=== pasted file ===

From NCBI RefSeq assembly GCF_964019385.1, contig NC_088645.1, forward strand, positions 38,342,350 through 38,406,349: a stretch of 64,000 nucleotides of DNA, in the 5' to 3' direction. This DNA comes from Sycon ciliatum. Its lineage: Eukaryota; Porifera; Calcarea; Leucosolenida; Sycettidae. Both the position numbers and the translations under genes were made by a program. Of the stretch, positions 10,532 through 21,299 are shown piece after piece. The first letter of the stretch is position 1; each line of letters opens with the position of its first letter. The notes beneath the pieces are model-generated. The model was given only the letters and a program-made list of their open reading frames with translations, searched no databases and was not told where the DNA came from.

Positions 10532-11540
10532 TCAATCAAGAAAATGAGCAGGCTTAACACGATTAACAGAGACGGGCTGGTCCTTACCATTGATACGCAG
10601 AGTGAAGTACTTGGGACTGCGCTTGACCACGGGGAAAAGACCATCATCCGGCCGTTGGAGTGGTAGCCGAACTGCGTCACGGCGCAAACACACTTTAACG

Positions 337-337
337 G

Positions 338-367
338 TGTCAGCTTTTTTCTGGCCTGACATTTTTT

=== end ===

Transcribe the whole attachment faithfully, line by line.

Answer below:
From NCBI RefSeq assembly GCF_964019385.1, contig NC_088645.1, forward strand, positions 38,342,350 through 38,406,349: a stretch of 64,000 nucleotides of DNA, in the 5' to 3' direction. This DNA comes from Sycon ciliatum. Its lineage: Eukaryota; Porifera; Calcarea; Leucosolenida; Sycettidae. Both the position numbers and the translations under genes were made by a program. Of the stretch, positions 10,532 through 21,299 are shown piece after piece. The first letter of the stretch is position 1; each line of letters opens with the position of its first letter. The notes beneath the pieces are model-generated. The model was given only the letters and a program-made list of their open reading frames with translations, searched no databases and was not told where the DNA came from.

Positions 10532-11540
10532 TCAATCAAGAAAATGAGCAGGCTTAACACGATTAACAGAGACGGGCTGGTCCTTACCATTGATACGCAG
10601 AGTGAAGTACTTGGGACTGCGCTTGACCACGGGGAAAAGACCATCATCCGGCCGTTGGAGTGGTAGCCGAACTGCGTCACGGCGCAAACACACTTTAACG

Positions 337-337
337 G

Positions 338-367
338 TGTCAGCTTTTTTCTGGCCTGACATTTTTT